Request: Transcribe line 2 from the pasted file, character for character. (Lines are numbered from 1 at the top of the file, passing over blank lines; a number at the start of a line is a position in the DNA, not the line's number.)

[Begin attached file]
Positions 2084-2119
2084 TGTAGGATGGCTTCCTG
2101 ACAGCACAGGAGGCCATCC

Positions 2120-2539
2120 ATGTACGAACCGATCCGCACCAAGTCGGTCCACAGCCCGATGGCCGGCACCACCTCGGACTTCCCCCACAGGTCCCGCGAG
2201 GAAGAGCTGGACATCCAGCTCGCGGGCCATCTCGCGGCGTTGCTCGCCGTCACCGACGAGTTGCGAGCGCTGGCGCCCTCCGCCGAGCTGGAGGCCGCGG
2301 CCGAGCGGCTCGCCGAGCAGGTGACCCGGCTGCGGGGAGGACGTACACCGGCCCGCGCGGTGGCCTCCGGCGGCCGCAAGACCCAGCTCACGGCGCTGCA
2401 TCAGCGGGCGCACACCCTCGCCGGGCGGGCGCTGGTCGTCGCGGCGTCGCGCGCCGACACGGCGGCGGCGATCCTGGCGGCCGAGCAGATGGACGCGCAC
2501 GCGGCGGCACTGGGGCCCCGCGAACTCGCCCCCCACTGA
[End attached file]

2084 TGTAGGATGGCTTCCTG